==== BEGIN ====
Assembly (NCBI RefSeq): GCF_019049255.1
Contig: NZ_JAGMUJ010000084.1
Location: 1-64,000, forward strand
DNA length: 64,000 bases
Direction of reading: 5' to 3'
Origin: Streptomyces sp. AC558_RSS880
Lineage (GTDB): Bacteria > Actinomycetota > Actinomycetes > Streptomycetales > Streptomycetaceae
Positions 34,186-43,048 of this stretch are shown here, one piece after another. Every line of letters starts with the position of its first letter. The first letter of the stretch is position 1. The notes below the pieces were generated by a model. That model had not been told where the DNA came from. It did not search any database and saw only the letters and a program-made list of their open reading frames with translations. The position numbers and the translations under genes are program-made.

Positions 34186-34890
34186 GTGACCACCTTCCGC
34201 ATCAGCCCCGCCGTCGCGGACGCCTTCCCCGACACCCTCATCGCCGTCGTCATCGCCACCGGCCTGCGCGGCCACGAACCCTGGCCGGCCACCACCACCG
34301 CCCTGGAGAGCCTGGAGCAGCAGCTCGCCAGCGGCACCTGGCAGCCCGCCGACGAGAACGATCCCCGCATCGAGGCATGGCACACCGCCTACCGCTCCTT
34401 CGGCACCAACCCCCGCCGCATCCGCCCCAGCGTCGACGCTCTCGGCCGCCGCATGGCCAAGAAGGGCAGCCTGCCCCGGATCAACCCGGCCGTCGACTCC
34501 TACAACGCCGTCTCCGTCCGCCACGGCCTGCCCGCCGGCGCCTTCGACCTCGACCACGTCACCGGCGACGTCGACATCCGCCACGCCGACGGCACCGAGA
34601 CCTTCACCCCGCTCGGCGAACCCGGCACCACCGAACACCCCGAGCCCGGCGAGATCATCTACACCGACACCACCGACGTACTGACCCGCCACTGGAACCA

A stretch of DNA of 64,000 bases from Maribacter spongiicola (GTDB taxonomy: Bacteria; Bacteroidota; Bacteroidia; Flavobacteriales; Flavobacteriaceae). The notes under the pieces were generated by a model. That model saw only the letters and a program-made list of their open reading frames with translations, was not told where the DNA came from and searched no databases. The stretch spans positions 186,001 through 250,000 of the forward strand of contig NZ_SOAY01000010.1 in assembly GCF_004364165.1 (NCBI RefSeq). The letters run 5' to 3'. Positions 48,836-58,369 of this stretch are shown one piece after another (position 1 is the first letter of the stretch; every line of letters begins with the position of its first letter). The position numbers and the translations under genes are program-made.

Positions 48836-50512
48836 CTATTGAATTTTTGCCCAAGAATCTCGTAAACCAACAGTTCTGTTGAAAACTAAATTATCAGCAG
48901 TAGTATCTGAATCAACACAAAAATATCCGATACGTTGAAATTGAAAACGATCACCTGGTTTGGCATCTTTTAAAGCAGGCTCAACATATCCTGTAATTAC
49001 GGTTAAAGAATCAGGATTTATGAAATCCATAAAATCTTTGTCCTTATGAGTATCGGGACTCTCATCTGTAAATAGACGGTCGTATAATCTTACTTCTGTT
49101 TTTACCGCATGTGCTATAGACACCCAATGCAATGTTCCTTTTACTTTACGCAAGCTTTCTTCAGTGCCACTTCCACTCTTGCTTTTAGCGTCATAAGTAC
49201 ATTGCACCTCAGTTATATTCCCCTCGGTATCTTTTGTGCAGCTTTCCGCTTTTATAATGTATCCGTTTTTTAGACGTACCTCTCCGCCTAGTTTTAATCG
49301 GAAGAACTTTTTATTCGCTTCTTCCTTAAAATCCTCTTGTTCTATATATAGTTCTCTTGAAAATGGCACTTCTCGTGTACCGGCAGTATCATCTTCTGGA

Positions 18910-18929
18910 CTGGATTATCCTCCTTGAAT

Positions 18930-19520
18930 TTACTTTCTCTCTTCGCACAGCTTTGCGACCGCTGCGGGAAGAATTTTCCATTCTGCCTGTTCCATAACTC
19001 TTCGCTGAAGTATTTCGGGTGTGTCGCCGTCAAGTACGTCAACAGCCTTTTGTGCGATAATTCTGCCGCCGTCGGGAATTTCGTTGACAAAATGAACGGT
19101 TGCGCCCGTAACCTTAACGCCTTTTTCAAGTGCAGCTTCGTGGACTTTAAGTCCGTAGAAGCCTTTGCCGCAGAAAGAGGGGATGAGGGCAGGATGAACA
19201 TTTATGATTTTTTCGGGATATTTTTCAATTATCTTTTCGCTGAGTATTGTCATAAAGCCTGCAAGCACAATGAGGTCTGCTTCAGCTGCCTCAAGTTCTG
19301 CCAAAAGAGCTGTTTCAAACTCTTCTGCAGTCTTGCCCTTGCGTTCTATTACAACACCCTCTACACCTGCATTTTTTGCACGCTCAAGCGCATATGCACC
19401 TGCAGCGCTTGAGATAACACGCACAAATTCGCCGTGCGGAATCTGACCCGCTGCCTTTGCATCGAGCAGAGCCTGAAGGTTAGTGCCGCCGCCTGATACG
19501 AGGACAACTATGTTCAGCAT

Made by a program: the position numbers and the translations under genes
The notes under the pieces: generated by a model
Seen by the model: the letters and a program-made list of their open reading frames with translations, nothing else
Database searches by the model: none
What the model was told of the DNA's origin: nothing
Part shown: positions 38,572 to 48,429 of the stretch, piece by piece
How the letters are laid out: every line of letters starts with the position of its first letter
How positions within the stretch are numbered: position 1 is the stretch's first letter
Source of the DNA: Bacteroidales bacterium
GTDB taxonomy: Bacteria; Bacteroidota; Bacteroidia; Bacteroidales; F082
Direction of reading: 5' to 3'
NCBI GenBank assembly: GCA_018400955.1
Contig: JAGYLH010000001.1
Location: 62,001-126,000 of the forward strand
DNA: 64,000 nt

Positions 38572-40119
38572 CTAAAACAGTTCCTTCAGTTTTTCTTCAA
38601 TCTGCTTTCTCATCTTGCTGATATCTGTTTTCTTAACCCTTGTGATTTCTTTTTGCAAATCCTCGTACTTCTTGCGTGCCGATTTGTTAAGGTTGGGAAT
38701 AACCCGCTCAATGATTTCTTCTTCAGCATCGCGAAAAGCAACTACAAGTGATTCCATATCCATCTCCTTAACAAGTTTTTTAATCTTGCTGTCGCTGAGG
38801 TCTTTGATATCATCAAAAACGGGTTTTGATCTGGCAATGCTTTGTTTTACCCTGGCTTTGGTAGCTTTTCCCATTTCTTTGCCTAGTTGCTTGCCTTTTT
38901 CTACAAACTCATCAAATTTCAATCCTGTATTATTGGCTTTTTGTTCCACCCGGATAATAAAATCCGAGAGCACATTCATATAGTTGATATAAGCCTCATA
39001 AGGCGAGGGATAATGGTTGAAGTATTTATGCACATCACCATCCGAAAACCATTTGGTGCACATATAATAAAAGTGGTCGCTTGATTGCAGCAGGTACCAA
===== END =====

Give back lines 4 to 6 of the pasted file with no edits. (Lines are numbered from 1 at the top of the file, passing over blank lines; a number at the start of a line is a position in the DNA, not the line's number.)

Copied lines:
DNA length: 64,000 bases
Direction of reading: 5' to 3'
Origin: Streptomyces sp. AC558_RSS880